"The Varieties of Ethical Theories," Buffalo Psychiatric Center, March 27, 1979.
The Varieties of Ethical Theories
Given at Buffalo Psychiatric Center
March 27, 1979
Richard T. Hull, Ph.D.
There are two fundamental types of ethical theory: those based on the notion of
choosing one’s actions so as to maximize the value or values to be expected as
consequences of those actions (called consequentialist or teleological theories
[from the Greek telos, meaning aim or purpose]; and those based on the notion of
choosing one’s actions according to standards of duty or obligation that refer not
to consequences but to the nature oaf actions and the motives that are held by those
performing them (called deontological theories [from the Greek deon, meaning that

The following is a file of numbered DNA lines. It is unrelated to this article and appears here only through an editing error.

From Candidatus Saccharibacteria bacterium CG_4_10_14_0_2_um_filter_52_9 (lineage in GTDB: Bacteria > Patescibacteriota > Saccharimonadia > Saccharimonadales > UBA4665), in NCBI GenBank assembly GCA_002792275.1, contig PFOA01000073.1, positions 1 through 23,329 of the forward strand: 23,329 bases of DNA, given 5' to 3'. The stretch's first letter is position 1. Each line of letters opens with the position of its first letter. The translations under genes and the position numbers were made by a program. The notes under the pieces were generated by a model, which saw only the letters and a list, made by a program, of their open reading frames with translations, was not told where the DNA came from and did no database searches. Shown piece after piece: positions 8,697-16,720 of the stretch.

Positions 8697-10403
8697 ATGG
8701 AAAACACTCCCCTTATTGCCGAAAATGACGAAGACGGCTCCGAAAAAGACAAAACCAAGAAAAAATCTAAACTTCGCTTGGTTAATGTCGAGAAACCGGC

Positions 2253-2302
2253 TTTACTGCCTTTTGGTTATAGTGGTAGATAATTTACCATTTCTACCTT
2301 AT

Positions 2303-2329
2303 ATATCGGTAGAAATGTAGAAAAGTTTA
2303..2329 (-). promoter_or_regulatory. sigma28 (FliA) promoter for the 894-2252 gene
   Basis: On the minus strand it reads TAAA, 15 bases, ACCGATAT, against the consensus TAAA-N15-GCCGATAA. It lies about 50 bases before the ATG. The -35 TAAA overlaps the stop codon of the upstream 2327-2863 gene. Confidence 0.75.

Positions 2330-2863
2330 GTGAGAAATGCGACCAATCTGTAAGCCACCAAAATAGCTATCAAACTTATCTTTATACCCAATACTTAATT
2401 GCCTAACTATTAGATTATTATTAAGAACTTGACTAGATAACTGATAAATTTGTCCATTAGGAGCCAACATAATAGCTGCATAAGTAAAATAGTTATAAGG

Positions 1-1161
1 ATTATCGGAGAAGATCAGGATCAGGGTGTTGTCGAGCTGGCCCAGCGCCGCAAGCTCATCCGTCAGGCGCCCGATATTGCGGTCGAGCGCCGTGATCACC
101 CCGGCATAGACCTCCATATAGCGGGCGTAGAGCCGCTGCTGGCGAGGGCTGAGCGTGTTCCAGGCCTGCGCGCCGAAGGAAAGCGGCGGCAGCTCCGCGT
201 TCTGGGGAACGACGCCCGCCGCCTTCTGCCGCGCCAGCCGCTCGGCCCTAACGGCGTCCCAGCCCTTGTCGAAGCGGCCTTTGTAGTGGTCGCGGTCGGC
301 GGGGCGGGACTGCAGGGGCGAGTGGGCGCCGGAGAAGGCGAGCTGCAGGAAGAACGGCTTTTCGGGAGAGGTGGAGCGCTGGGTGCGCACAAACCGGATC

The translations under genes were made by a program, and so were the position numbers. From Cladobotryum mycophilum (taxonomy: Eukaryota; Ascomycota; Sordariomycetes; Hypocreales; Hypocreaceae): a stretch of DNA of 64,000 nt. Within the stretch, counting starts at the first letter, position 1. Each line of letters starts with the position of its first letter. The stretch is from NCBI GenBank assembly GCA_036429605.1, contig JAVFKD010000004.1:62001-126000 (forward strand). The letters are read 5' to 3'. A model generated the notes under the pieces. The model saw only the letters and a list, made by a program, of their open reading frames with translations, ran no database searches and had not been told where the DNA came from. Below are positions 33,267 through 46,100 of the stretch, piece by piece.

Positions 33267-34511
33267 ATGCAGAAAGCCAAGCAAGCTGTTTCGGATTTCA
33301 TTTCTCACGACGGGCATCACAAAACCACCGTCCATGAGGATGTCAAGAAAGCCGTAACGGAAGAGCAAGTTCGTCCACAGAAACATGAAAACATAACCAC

which is necessary or binding]). We will consider each type more fully and give
specific instances of each type as illustrations.
I. Teleological theories: hold that an action is morally right either if a person’s
doing it brings about the best attainable consequences in the situation, or if the
action is of a kind which would have the best attainable consequences if
everyone did it in that sort of situation. it is the goodness or badness of the
consequences of actions alone that makes them right or wrong, rather than
anything intrinsically good or bad about the actions themselves. Thus, on this
view, there would be no universal moral prohibition against deliberately killing
another human if so doing would produce a greater balance of good over evil
than any other course of action open at that time. Because these theories usually
involve the notion of utility in producing good consequences, they are often
called utilitarian theories.
A. Utilitarian theories have three parts: a theory of value, a principle of utility,
and a decision procedure.
1. There are several theories of value held by individuals who have been
a. Hedonism: equates good with pleasure, bad or...